workshop at the California School for the Blind, he was introduced to assistive technology. His
expertise seems to have grown exponentially since then.

On a laptop and desktop computer equipped with JAWS, Joseph writes school papers and does
research on the Internet. At the time of the interview, he did not own a cell phone or MP3 player,
but seemed familiar with various products and was hoping to get them in the future. He uses
Skype frequently and in the same way that others do instant messaging.

The piece of assistive technology that Joseph talked about most--and has assimilated into every
aspect of his daily life--is the BrailleNote mPower. He uses mPower to take notes, send and
receive e-mail messages, and surf the Internet. He keeps his contacts with KeyList and his
calendar with KeyPlan. It is the mPower's alarm that wakes him up each morning. Joseph uses
the infrared port at school to print work for his teachers and the wireless capabilities to download
books and read them in braille. He said proudly that he has memorized every BrailleNote
command for both the BT and QT (braille-style keyboard and qwerty-style keyboard) versions,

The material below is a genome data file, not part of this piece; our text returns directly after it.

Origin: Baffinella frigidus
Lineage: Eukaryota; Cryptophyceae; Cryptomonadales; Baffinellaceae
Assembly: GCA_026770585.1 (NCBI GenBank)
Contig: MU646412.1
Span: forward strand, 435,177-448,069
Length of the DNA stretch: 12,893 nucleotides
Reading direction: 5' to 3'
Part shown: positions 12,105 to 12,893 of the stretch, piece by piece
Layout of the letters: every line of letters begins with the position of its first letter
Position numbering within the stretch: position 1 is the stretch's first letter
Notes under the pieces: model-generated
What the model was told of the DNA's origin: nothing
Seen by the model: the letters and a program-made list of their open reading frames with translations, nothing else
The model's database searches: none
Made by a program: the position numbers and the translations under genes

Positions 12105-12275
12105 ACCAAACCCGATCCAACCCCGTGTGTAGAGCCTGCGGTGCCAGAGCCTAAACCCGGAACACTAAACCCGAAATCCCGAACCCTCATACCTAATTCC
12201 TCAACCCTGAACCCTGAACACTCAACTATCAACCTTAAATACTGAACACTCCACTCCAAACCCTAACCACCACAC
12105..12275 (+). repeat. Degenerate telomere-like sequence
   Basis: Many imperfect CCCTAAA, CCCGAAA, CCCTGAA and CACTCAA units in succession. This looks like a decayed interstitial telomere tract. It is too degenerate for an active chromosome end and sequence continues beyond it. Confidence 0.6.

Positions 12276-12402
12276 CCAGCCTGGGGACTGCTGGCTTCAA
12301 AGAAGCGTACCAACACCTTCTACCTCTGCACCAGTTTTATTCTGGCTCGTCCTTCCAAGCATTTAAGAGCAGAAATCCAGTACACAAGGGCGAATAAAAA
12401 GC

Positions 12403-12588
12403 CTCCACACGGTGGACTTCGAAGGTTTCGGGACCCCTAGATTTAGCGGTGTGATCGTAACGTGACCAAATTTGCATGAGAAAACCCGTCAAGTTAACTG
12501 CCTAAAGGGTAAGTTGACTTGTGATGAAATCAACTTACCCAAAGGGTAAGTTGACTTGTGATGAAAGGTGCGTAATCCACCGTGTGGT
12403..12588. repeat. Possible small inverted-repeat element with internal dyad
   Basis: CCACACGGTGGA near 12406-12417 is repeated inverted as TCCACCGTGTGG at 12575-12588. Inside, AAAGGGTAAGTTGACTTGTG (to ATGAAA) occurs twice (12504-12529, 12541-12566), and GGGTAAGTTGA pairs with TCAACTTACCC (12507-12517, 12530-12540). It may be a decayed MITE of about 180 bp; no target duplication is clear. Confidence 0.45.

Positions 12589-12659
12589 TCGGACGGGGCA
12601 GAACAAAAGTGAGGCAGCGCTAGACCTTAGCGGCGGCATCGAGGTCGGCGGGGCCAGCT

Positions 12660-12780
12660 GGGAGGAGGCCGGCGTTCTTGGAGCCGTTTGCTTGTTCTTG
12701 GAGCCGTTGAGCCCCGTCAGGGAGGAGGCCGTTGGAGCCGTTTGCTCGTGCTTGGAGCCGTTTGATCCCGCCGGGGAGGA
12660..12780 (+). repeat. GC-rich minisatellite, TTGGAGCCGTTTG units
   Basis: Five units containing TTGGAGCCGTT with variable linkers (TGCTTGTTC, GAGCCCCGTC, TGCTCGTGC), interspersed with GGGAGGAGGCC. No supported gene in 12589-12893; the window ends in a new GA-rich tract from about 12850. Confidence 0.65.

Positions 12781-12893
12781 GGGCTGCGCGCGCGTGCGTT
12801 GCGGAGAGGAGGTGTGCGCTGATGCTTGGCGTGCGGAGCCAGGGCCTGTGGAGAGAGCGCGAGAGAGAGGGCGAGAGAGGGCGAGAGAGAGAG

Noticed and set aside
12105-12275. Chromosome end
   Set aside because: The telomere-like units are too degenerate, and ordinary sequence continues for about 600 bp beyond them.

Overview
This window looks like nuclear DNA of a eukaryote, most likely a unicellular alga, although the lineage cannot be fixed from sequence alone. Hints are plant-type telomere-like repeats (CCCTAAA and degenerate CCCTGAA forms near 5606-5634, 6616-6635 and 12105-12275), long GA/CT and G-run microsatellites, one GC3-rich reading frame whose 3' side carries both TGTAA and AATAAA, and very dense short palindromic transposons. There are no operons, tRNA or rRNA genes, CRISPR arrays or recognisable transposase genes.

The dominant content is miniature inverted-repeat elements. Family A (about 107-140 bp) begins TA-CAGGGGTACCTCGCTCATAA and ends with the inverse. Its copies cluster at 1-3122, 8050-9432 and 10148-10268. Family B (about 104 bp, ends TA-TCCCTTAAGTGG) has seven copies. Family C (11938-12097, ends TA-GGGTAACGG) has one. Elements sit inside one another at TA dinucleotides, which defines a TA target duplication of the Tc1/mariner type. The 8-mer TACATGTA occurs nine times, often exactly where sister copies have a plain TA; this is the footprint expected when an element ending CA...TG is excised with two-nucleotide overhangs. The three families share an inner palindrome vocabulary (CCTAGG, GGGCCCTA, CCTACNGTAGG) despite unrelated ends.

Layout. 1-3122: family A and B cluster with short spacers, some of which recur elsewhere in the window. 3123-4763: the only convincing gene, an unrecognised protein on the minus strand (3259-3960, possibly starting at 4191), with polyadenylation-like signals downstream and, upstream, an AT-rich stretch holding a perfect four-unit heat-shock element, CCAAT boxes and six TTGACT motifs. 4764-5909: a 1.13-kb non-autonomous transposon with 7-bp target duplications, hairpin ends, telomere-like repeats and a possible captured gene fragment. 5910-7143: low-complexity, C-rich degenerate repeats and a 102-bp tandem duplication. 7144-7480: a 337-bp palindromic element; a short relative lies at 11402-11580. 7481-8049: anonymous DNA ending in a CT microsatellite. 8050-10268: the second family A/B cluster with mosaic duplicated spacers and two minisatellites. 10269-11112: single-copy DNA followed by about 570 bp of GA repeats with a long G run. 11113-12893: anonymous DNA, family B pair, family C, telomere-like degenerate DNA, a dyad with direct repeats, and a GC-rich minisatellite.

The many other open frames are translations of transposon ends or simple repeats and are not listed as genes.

as well as some commands that relate to hidden Keysoft features. "I have learned, he said, "to
use the mPower to its full potential," and he wants eventually to study computer science and
become a teacher of assistive technology to help spread the word of such tools.

Learning the Law

T. J. Meloy is a 24-year-old law student at the University of Cincinnati College of Law. He uses
a BrailleNote mPower to take notes and his laptop with JAWS for research. As a law student,
research is a major component of his routine, and he is able to do all that his sighted classmates
do online. Westlaw, an online legal research service for legal and law-related materials and
services, is particularly easy to navigate, T. J. said, because there is a text-only version of the
site. It is also used by his law school for its online interactive system, TWEN (the West
Education Network), which is a site where instructors post assignments and students turn them
in. The only difficulty that T. J. has found in accessing materials is that publishers often provide
his textbooks as PDF files. These files then have to be converted to Word files by the university's
disability services office.

T. J. was the only student I spoke with who is fond of FaceBook. Although he does not have time
to be on the site as much as other students may, he particularly enjoys checking for posts from
his cousin who is stationed in Iraq. T. J.'s cell phone is an LG 8300, which has many accessible
features but cannot read text messages. His LG 8300 was too new when we spoke for him to
have learned to use the MP3 player, but that is one aspect he is looking forward to. A Maestro
PDA with Trekker GPS is another piece of equipment that he was in the process of incorporating
into his routine.

Like other students, T. J. emphasized the importance of instant messaging in his social life. He
uses AOL instant messenger with JAWS on his laptop to keep in touch with other people. "You